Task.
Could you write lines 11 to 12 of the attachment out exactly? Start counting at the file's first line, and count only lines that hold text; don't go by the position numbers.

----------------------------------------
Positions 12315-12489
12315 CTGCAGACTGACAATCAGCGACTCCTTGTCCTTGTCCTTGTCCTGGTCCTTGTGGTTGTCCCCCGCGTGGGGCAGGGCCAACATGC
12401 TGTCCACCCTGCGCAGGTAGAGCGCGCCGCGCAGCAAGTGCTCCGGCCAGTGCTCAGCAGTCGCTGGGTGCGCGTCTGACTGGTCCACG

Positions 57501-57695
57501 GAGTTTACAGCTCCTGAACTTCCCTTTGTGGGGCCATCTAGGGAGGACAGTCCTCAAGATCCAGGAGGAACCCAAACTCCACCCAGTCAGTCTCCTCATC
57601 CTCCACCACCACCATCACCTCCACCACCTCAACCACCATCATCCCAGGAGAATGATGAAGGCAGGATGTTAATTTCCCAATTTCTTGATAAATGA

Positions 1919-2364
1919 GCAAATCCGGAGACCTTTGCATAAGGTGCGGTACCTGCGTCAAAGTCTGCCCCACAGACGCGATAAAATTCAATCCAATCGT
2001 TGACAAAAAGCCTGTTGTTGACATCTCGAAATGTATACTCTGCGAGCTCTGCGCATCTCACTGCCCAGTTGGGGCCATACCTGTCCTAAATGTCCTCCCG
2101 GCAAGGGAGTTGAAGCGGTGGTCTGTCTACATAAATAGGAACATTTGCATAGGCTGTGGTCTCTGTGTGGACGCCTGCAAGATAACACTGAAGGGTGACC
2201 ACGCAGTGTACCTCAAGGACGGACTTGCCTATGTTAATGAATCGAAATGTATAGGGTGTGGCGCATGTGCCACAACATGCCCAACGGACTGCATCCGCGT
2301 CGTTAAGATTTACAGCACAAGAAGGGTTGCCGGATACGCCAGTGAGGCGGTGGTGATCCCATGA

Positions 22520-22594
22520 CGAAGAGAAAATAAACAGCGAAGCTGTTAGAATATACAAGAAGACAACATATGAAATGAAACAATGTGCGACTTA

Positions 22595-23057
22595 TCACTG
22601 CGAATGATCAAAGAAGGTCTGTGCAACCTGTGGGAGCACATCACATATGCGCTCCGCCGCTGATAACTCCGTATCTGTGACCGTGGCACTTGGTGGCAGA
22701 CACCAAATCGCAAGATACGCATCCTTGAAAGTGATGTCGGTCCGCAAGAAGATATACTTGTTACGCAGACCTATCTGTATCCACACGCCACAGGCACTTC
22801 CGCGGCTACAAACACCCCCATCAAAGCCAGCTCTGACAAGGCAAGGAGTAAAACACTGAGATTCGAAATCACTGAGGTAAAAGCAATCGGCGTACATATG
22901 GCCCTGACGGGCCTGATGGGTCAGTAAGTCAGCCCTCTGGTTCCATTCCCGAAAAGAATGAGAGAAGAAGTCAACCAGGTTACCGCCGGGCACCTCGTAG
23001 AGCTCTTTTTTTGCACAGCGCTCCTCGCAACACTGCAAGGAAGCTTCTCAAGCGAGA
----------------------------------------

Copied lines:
2201 ACGCAGTGTACCTCAAGGACGGACTTGCCTATGTTAATGAATCGAAATGTATAGGGTGTGGCGCATGTGCCACAACATGCCCAACGGACTGCATCCGCGT
2301 CGTTAAGATTTACAGCACAAGAAGGGTTGCCGGATACGCCAGTGAGGCGGTGGTGATCCCATGA